Automotive writers serve three masters: their readers, the publication and the manufacturers who supply cars — but not in that order. While you re guessing who goes where, October 17th s AutoWeek provides yet another off-kilter example of a tri-cornered car hack struggling to balance these forces. Steven Cole Smith supplies this week s lesson in comedic tightrope walking: a review of Jaguar s Super V8 Portfolio entitled More Super Than Clark Kent. Hang on; shouldn t that be more super than Superman? The headline is the first indication of Mr. Smith s, shall we say, ambivalence
Smith begins with a lengthy quote from Joe Greenwell, Chairman and CEO of Jaguar Cars. Joey G lays out the raison d etre and USP of the marque s special edition XJ in typical PR spin speak. But just when you thought AutoWeek s masthead-deprived reviewer was burnishing the average car journo's rep for kissing ass and rewriting press releases, Smith turns on Greenwell like a Rottweiler who s put up with a toddler s tugging for that tiny bit too long.
It s a good idea to start out these stories with earnest quotes from executives, because with their limited attention span that is often as far as they get before they turn the page.
While we would log that one under cheap shots (and clunky construction), props to Smith for tearing off a chunk of the hand that feeds. Oh wait, no. In the next sentence, Smith goes all submissive — to the point where he s pounding his proverbial head against the metaphorical floor, redefining obsequiousness for generations to come.
Not that we re going to say anything bad about the Jaguar flagship, as it is not targeted at this precise demographic, an aging and overweight malcontent who couldn t afford one if his richest relative died and left him his mobile home and cats. Jaguar gave us a Portfolio to drive around in Las Vegas, and we appreciated it.
Of course, he s lying. Smith detests the Portfolio in an enormously condescending not to say class warrior kinda way, and he s going to make damn sure his readers know. His opening salvo revolves around the Portfolio s investment value (geddit?). After revealing that Jaguar is only producing 150 examples, and dissing the US vis- -vis Canada for taking the lion s share, Smith has a message for buyers who think their Jaguar Portfolio will appreciate over time: To these latter people we say, Good luck!
The review continues in multiple personality mode, as Smith struggles to turn negatives into positives. To wit: the writer s observation that the ZF transmission keeps pretty close tabs on the accelerator pedal and the steering is overboosted [sic] but that s simply Jaguar. But Smith can t help himself; he quickly slips back into laughing at the stupid rich white guys who shell out big bucks for these top-of-the-line limited editions:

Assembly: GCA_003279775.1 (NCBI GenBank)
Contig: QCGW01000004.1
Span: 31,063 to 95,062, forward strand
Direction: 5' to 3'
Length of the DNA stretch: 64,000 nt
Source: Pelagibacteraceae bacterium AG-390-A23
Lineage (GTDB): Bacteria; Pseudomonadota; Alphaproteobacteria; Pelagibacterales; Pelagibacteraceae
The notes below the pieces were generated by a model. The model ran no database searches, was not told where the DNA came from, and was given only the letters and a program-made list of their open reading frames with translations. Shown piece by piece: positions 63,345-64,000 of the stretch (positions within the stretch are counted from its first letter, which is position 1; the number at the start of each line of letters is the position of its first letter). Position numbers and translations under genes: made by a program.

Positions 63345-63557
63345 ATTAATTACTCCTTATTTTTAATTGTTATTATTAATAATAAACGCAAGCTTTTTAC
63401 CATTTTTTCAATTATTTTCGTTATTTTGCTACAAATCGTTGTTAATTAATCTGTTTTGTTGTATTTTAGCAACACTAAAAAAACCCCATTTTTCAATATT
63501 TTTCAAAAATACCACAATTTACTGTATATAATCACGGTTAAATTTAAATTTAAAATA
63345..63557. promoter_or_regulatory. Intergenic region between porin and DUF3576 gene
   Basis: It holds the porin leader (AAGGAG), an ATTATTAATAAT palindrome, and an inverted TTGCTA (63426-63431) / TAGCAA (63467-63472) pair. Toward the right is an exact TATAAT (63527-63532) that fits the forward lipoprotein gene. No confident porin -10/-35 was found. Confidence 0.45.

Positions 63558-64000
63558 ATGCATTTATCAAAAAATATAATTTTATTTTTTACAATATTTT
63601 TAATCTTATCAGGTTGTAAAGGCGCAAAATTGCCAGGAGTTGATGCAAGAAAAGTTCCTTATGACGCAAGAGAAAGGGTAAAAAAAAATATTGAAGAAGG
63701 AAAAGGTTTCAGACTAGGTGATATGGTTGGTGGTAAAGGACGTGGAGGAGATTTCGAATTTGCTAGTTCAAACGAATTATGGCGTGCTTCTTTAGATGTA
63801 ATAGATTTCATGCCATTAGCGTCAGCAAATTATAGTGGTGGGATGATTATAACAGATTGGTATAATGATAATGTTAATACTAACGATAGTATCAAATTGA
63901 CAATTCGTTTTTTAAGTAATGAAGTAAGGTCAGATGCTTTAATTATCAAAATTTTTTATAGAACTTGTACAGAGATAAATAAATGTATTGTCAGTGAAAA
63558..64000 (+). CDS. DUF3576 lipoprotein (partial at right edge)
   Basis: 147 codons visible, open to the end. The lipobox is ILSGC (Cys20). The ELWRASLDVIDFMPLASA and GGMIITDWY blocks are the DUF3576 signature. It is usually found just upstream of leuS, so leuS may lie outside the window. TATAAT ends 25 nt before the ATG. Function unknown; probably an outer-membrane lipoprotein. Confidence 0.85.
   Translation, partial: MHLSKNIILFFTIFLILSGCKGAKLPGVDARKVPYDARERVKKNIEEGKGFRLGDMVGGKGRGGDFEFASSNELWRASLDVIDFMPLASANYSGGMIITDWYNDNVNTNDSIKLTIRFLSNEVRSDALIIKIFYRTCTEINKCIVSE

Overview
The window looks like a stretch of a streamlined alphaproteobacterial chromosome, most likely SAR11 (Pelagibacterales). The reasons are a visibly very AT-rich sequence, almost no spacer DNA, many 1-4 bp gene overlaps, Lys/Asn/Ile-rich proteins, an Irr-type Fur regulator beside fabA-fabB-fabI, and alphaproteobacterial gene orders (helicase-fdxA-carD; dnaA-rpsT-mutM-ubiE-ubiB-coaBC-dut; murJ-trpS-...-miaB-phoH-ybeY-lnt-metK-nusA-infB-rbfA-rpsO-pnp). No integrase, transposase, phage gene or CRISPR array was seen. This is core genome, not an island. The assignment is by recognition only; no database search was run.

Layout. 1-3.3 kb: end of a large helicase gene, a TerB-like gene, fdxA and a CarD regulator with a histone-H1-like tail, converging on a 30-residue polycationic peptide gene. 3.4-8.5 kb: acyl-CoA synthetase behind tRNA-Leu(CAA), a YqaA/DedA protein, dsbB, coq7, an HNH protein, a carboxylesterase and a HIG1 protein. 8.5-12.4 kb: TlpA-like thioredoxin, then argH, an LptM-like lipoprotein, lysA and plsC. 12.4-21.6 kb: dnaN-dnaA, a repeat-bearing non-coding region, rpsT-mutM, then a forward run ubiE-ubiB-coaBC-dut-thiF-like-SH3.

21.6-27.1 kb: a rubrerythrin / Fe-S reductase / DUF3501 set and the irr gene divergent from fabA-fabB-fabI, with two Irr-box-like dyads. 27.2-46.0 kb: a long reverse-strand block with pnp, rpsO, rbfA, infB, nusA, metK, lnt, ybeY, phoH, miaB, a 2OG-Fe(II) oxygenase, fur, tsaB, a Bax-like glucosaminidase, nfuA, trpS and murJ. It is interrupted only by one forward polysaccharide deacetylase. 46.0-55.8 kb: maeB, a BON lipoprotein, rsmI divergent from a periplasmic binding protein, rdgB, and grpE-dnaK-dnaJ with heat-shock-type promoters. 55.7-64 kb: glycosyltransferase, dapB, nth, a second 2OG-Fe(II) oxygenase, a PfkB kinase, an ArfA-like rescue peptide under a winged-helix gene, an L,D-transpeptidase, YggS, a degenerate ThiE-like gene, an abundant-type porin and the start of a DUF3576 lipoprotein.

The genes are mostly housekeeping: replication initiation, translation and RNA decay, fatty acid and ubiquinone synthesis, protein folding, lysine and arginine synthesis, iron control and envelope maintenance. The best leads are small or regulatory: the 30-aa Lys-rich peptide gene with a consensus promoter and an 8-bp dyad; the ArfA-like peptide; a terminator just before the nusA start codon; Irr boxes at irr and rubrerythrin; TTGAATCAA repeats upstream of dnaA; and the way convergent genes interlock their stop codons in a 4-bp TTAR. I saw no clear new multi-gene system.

Out back are Portfolio tailpipes, which are enormous chromed exhausts tips the size of Crisco cans affixed to what appear to be regular Super V8 pipes. Every time we saw a 1992 Civic sedan drive by that had been the recipient of a J.C. Whitney-type exhaust enhancement, we said, Look! Portfolio tailpipes!
Having exhausted his exclamation mark quotient, Smith s rhetoric quickly sinks to low murmur. He cruises towards his conclusion, substituting literary check marks for creative writing whilst describing the Portfolio s interior, engine and handling. The penultimate paragraph recommends the regular Jaguar Super V8 while dissing the Portfolio s wikkid power vents. If only he d stopped there
Deploying the circle of life closing technique, Smith ends as he started: mocking a Jag exec while presenting a direct quote.
For those executives who skip right to the end of a story, here is what Bibiana Boerio, managing director of Jaguar Cars, says about this newest cat: The Super V8 Portfolio offers
For those automotive journalists, editors and camp followers who skip right to the end of a critique, here is what we have to say about trying to balance entertainment, information and analysis in a car review: just tell the truth.
2006 Jaguar Super V8 Portfolio [AutoWeek]
[Jalopnik s Between the Lines column parses the rhetoric of the automotive industry, and the media that covers it, from the point of view of that kid at the back of the class with ADD, a genius IQ and a thirst for mayhem.]
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